insurance proposal as outlined by the TAC in the annual amount of
$41,811 for the 1995 fiscal year.
"We've called this special meeting because of unforeseen circumstances,"
said County Judge Jimmy Galindo. "Our property insurance will expire
tomorrow and we need to make a decision on this matter."
The county received two insurance proposals, one from Pecos Insurance
Agency from Pecos, which supplies the 1994 county insurance policy, and
a proposal from the Texas Association of Counties.
"Pecos Insurance Agency is asking for a bigger deductible for applying
to riot and civil commotion only," said Kathleen Miller, insurance
consultant for Reeves County. "The reason they are asking for the bigger
deductible on this item, is because of the incident that happened out at
the Law Enforcement Center last year."
About 150 inmates staged a 6 1/2-hour riot on Aug. 28 in the prison
yard. It included setting a fire that destroyed a recreation building on
the southeast side of the yard, along with most of the contents of the
"Warden (Joe) Trujillo has already taken steps to prevent that from
happening again and we certainly hope that it won't," said Galindo.
Pecos Insurance Agency quoted a $50,000 deductible applying to riot and
civil commotion only and $5,000 deductible applying to all other perils.
The total annual premium bid for the above coverage was set at $35,022.
"There's just a slight difference in the premiums, but I would recommend
that the county go with TAC," Miller said. "Taking into consideration
the extra coverage you will receive such as loss of revenue, extra
expense, loss of rents and debris removal, when you get all of those in
a package you get a really good deal."
"TAC does not require the $50,000 deductible," said Miller.
"We'd have to ask the county auditor, Lynn Owens in regards to the
budget and line items for this particular expense," Galindo said.
"We have insurance budgeted at this time, and if extra money is needed
there's some in the Roads and Bridges," said Owens. "The only problem at
the moment is the liability funds."
"I'm sorry I can't give you a specific answer right now, but that's just
how the budget is right now," he added. "Based on the general funds
situation I would have to go with the TAC proposal."
The board also named superintendent Mario Sotelo as P-B-T Hearing
Officer to handle all expulsion hearings, and held expulsion hearing for
four students in executive session.
The alternative education program would handle up to 30 students in
grades 7-12. It would be for high at-risk students; those who have
either been expelled or are facing expulsion hearings; students with
severe discipline problems; and home bound for lower grade level or
special education students.
"Right now, we've already identified about 20 students in need of help,
plus those at the (county juvenile) detention center," Sotelo told board
members, adding that the plan presented Monday was only a temporary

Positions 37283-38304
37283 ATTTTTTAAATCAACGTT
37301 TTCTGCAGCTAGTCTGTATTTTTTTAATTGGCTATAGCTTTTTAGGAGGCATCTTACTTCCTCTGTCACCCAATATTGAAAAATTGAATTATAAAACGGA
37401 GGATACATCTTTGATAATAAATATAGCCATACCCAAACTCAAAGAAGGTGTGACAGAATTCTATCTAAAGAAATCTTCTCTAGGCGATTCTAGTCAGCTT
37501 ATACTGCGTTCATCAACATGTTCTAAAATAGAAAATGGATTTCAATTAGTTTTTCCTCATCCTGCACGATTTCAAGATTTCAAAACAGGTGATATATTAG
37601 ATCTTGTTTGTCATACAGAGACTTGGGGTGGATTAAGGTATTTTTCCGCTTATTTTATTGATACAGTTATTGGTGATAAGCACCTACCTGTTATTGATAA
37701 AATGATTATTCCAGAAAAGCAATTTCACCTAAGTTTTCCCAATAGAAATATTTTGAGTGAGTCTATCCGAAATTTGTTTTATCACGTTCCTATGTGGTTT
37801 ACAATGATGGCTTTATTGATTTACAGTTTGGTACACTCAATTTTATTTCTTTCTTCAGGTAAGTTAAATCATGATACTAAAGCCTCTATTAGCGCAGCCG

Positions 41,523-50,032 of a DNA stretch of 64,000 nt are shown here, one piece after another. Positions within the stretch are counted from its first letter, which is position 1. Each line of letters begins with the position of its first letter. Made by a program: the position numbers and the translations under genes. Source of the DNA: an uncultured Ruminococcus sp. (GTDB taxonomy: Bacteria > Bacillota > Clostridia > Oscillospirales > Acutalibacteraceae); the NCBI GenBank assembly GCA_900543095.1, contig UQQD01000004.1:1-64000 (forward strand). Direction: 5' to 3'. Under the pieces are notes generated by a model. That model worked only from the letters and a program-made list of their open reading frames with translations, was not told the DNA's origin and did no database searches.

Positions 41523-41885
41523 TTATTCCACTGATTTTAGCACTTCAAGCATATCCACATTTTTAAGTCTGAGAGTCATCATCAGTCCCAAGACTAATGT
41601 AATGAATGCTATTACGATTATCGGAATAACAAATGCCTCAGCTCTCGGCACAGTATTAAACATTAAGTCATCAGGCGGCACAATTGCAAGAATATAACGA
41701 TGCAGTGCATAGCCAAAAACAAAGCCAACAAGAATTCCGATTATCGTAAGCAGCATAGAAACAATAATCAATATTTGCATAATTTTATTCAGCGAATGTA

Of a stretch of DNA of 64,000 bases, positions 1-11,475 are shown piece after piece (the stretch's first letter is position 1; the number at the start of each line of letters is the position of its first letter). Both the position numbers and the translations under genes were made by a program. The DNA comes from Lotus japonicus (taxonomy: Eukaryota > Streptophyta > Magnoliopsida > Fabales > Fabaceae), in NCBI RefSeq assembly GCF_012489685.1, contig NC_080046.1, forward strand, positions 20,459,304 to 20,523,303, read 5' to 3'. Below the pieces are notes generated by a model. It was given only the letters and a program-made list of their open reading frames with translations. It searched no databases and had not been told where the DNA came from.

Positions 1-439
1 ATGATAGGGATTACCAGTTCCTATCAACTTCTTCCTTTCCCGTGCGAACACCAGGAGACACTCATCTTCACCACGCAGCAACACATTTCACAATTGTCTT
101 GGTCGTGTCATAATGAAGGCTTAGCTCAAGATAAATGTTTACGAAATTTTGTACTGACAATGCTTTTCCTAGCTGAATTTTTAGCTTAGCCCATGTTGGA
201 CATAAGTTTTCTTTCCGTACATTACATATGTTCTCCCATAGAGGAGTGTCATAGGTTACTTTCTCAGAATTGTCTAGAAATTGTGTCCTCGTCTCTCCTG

solution. A long-term plan would probably go before the board sometime
Under the plan, a class will be established at the Carver Learning
Center from 8 a.m. to 12 noon, with another in the afternoons from 1-4
p.m. at the detention center. "We would also allow for an optional
nighttime session (at Carver), if the need arises," Sotelo said.
The alternate ed program is designed to help students who have had
problems working within the traditional classroom situation.
"What we concluded is we do have the numbers out there who need the
service," said board member Alberto Alvarez, who also serves as the
county's juvenile detention officer and conducted a study of the
program's feasibility with Sotelo and TLC coordinator Lucila Valenzuela.
"We have ones who have failed and are 2-3 years behind who become
discipline problems. What we want to do is take them out of the
traditional teaching environment and put them into a different
environment," Alvarez said.
Goals of the program include GED preparation, academic recovery and
crisis intervention, in addition to servicing expelled students.
"Some students will catch up and some time return to a traditional
(class) setting. Some others are so far behind there isn't enough time
to catch up, so we prepare them to take a GED," Sotelo said.
Alvarez said training would probably be mandatory for teachers to keep
them from digressing into traditional teaching methods, and he stressed
the program should not be seen by other teachers as a place to send
students for minor rules violations.
Sotelo said the program would have three instructors. He suggested David
Reyes as the lead instructor, with Delia Alvarez as his helper during
the morning sessions at the Carver Center. Elias Payan, currently
assigned as a teacher at the juvenile detention center, would be moved
to morning duties at Carver. He would also work from 1-2:10 p.m. at the
JDC, before leaving for his school coaching duties.
"David is retired, but he does a lot of work with the adult recovery
program and the GED," Sotelo said the program would be 'zero tolerance'
as far as discipline went. "If they don't want to take advantage of it,
they can go home and never return," he said.
"I don't want to make it attractive to go over there, but I think it's a
great deal," said board member Hugh Box, who made the motion to approve
the plan, which was seconded by Earl Bates.
In executive session, the board voted to expel three Pecos High School
students, while on a motion by board member Jaroy Moore and seconded by
Billie Sadler, no expulsion action was taken against a Lamar Sixth Grade
Middle School student. However, he was barred from extracurricular
events for the remainder of the school year, and will be evaluated again
at the end of the current six-weeks grading period.
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Copyright 1996 Pecos Enterprise
324 S. Cedar, Box 2057, Pecos TX 79772
Phone 915-445-5475, FAX 915-445-4321